Economy Will Continue to Underperform

The economy has underperformed and likely will continue to underperform consensus forecasts by a significant margin. In turn, weaker-than-expected economic growth will mean significantly worse-than-expected federal budget deficits, Treasury funding needs and banking-system solvency conditions.

More Fiscal Stimulus Coming

With the U.S. election just nine months off, political pressures will mount to favor fiscal stimulus measures instead of restraint.

  • The Fed [will] be forced to provide new “easing” in an effort to continue propping the banking system (the explanation will be an effort to boost the economy). Given the Treasury’s funding needs, the easing likely will in the form of renewed buying of U.S. Treasuries, with the Fed remaining lender of last resort there.
  • Consistent with the precedent set in 2008, the Fed, and likely the Treasury, also will remain in place to do whatever is needed, at whatever cost, to prevent systemic collapse in the United States.

All of these actions, though, have costs in terms of higher domestic inflation and intensified dollar debasement.

U.S. Currency Panic Possible

The U.S. dollar remains highly vulnerable to massive, panicked selling, at any time, with little or no warning. The next round of Federal Reserve or U.S. government easing or stimulus could be the proximal trigger for such a currency panic and/or for strong efforts to strip the U.S. currency of its global reserve currency status.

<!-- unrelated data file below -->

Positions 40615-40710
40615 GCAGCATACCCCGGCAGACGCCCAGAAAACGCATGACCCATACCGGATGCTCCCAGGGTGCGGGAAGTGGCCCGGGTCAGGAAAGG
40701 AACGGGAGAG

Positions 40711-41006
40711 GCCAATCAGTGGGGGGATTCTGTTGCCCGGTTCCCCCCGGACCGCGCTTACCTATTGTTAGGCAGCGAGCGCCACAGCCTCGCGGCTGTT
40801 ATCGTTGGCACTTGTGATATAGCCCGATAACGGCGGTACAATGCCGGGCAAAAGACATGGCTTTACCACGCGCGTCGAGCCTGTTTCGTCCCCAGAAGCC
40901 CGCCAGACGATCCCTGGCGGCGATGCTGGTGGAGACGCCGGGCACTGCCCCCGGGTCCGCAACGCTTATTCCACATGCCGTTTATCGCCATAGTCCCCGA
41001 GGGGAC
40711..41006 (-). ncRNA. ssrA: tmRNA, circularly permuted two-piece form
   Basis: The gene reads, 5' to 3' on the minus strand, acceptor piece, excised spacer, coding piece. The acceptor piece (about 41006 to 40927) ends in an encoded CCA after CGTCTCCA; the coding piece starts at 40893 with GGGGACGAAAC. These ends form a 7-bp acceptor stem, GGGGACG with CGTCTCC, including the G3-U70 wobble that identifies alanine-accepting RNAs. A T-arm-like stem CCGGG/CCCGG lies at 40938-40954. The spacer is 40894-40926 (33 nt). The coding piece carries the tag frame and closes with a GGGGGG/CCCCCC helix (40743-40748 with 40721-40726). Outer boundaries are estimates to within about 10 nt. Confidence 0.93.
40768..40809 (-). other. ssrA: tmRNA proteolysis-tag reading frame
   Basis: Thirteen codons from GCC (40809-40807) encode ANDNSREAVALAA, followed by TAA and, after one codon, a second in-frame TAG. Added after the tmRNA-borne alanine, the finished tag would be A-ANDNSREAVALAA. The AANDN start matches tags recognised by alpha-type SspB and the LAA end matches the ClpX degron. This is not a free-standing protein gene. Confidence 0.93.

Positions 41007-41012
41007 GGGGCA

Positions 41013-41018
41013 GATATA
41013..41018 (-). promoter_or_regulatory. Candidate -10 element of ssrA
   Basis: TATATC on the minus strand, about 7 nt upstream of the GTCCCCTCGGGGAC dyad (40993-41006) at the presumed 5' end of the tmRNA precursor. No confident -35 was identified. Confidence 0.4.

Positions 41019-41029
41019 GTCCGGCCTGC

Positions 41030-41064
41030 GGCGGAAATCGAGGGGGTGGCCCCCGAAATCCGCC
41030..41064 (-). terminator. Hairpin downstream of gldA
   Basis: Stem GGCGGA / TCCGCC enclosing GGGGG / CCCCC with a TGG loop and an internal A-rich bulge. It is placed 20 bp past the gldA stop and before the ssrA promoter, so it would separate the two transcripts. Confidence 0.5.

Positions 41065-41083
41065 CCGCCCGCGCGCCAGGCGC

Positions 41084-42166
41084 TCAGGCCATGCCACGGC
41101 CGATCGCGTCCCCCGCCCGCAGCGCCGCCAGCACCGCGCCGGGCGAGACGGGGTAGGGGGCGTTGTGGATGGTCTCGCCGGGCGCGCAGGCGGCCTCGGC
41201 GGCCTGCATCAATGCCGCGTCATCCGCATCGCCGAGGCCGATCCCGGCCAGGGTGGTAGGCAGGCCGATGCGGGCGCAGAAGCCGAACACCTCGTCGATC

As the advance squalls from this great financial tempest come ashore, the government could be expected to launch a variety of efforts at forestalling the hyperinflation’s landfall, but such efforts will buy little time and ultimately will fail in preventing the dollar’s collapse. The timing of the early days—the onset—of full-blown hyperinflation likely will be coincident with a broad global rejection of the U.S. dollar, which, again, could happen at any time…

U.S. Fiscal and Dollar Problems Continue to be Discounted

The following graph of Federal Reserve notes versus gold gives a suggestion of how the markets have been discounting the mounting U.S. fiscal and dollar problems since at least 2000.

Graph 1: Federal Reserve Notes per Ounce of Gold